By Emma Li, Grade 12

At this point, “the coronavirus” is probably the most famous household name of them all. Emerging in a series of cases in Wuhan, China in December of 2019, COVID-19 swept through the world at a frighteningly rapid rate, forcing many countries to shut down their economies and borders to stem the spread of the highly contagious virus. The first year of the new decade was defined by the pandemic and its impact—either directly or indirectly—on individual families, blue-collar workers, small businesses, and the 2020 U.S. presidential election, to name a few. As businesses and schools are starting to open up again, most people are eager to leave behind the trials of 2020 and return to regular living.

While COVID has been physically, emotionally, and mentally taxing on all of us, there does appear to be a silver lining to the pandemic’s untimely interference in our lives: some positive effects on the environment. While research on this topic is still tentative and not universally descriptive, many researchers of reputable institutions, including NASA (National Aeronautics and Space Administration), the U.S. Geological Survey, and the ESA (European Space Administration), have presented early research that identifies the pandemic as a potential cause for the changing climate.

After the onset of COVID-19 and the implementation of social distancing regulations, satellite images and data show a decrease in air pollution in many high-polluting countries like India. (1) In New York, air pollution levels dropped by nearly 30% during lockdown (4). At the time of its release in November 2020, the European Environment Agency’s briefing “COVID and Europe’s Environment: impacts of a global pandemic” reported “an unparalleled reduction in GHG emissions in the EU compared to 2019” (2). The briefing also mentions a significant decline in atmospheric NO₂ concentration after lockdown measures were put in place in spring of 2020. (2)

Through analyzing the turbidity and amount of solid material in water, scientists have also concluded that general water quality has improved in some areas during the pandemic. (1) Research scientist Nima Pahlevan at NASA’s Goddard Space Flight Center found that water in western Manhattan has become clearer; satellite data indicated a “40% drop in turbidity during the pandemic in a section of the Hudson River.” (1) Pahlevan speculated that due to lockdown, fewer people commuted to Manhattan, which reduced the amount of pollutants that ended up in the Hudson River and thus improved water quality there.

However, not all environmental impacts of the pandemic have been positive. In addition to reducing air and water pollution levels, the coronavirus has changed deforestation rates, though not uniformly across the board. Despite the fact that parts of the rainforest in Colombia and Peru have experienced less deforestation since the pandemic began, the Brazilian Amazon rainforest saw greater rates of deforestation, as did rainforests in tropical Indonesia and the Congo. (1) Following the same negative trend, the pandemic also caused a significant surge in plastic production and consumption because of global demand for PPE like masks and gloves. The World Health Organization estimated that the global population uses up 89 million medical masks, 76 million examination gloves, and 1.6 million sets of goggles per month. (3)

Perhaps the most grim piece of news is that many experts label the strides made during the coronavirus as temporary. Pahlevan—the Manhattan water quality researcher—believes that “once we return to pre-pandemic behaviors, water quality will revert as well,” and other researchers agree that “environmental improvements… won’t last if the world goes back to its pre-pandemic ways.” (1) The European Environment Agency noted that “while short-term reductions in energy use and emissions may make 2020 targets achievable, any longer-term goals will require political decisions that prioritize recovery measures which contribute significantly to climate change mitigation.” (2)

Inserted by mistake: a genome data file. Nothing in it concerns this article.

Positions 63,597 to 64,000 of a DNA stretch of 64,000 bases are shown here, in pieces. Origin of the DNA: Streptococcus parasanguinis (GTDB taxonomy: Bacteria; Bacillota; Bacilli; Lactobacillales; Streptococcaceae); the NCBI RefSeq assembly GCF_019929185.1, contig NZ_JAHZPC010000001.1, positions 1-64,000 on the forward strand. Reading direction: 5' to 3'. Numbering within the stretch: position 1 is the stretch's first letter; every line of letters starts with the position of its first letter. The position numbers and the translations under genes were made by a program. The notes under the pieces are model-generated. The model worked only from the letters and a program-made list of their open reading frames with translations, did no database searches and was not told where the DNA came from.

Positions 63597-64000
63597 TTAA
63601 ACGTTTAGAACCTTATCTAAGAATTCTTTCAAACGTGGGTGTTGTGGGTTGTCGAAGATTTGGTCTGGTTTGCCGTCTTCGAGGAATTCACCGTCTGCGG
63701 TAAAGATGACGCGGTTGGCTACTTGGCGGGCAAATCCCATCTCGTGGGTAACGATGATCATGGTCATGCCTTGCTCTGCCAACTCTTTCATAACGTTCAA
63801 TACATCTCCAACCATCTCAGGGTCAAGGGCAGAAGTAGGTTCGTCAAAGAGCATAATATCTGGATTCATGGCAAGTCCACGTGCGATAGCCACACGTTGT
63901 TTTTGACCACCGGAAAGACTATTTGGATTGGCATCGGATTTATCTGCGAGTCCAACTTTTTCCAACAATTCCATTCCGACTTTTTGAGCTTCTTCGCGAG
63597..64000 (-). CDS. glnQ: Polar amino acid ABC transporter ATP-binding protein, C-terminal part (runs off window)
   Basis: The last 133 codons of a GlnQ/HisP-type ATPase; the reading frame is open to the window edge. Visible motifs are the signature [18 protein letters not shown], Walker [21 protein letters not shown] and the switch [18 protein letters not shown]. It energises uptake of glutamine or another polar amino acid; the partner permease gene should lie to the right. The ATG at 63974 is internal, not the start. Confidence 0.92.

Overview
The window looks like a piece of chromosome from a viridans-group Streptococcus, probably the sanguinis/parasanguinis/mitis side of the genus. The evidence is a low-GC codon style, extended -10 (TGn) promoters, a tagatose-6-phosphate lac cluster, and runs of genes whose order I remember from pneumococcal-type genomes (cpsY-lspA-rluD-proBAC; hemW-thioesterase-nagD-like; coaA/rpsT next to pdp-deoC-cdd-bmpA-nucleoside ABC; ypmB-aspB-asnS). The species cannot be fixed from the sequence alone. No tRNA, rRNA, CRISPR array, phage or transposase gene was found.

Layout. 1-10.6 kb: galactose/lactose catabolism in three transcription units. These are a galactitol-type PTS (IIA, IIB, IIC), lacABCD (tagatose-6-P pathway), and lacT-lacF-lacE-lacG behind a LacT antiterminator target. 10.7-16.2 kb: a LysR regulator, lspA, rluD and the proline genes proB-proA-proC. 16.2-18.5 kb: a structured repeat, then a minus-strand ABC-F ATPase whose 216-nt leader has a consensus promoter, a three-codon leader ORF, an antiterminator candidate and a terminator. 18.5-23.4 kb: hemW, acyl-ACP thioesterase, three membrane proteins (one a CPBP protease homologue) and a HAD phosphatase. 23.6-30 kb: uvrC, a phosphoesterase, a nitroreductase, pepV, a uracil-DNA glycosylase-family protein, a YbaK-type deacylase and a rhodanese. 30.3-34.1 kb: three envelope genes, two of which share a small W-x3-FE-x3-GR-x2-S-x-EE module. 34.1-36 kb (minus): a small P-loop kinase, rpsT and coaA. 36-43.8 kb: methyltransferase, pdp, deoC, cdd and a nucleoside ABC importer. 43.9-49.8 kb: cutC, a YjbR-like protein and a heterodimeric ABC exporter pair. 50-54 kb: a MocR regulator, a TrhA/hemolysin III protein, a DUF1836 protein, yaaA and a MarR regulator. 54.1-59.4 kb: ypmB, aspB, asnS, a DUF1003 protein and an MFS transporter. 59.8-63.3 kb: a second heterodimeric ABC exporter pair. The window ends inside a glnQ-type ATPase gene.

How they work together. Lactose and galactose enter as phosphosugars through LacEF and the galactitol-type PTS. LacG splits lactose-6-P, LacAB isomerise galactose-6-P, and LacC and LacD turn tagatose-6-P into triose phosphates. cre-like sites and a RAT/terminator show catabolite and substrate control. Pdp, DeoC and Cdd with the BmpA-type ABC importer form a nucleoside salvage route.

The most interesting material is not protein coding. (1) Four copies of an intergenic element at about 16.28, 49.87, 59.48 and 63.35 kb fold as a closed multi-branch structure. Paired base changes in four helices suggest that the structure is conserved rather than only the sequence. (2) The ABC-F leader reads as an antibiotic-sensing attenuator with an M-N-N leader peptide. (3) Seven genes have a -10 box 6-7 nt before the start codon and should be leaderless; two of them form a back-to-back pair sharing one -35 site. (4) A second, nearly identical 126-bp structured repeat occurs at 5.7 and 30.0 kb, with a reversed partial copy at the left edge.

We know that the environment is deteriorating fast, and that it is vital for us to preserve it before all actions become too little, too late. The coronavirus has shown that if we all act together, we can make a significant difference in lowering pollution levels in our cities. However, the coronavirus has also shown with flimsy social distancing regulations in the U.S. that it takes deliberate policies to enact real change. Without enforcement in place to ensure that people follow the law, there will always be dissenters hindering the movement to restore the environment, just as there are still people refusing to wear masks in order to help stop spreading SARS-CoV-2. Of course, the individual liberties promised by America’s founding documents must be taken into account when writing environmental policies in the United States; but in this day and age, when we teeter at the edge of a cliff where total environmental destruction lies beyond, Americans have to ask themselves what is really more important: their personal freedom, or Earth’s future?





By Ryan Zhao, Grade 7

Imagine landfills piling up with trash and animals going extinct. The cause of this would in part be because we didn’t recycle. Since the Industrial Age, the Earth’s atmosphere has been bombarded with greenhouse gases such as carbon dioxide, carbon monoxide, and methane. Due to this barrage of greenhouse gases, the planet has warmed up significantly. Climate change has cost the United States hundreds of billions of dollars in the last two fiscal years alone. Yet, we have proven since the 1980s that resources such as aluminum and plastics can be safely recycled and/or repurposed to protect the environment by decreasing the production of such resources. We must recycle plastics; it is beneficial to the environment, protects all of the cute and furry animals that are endangered species and at risk of becoming extinct, and strengthens local municipalities by increasing recycling revenue while reducing the amount of land required at landfills.

Recycling plastics and metals are essential to our planet’s survival. In fact, global warming could be counteracted with just a few cans put into a blue bin per week by each American household. Recycling, which refers to the repurposing and reusing of plastics and metals, prevents the emissions of many greenhouse gases and water pollutants and saves energy by decreasing the production of these recycled materials. This, in turn, means that less energy is used, and fewer greenhouse gases are released into the atmosphere.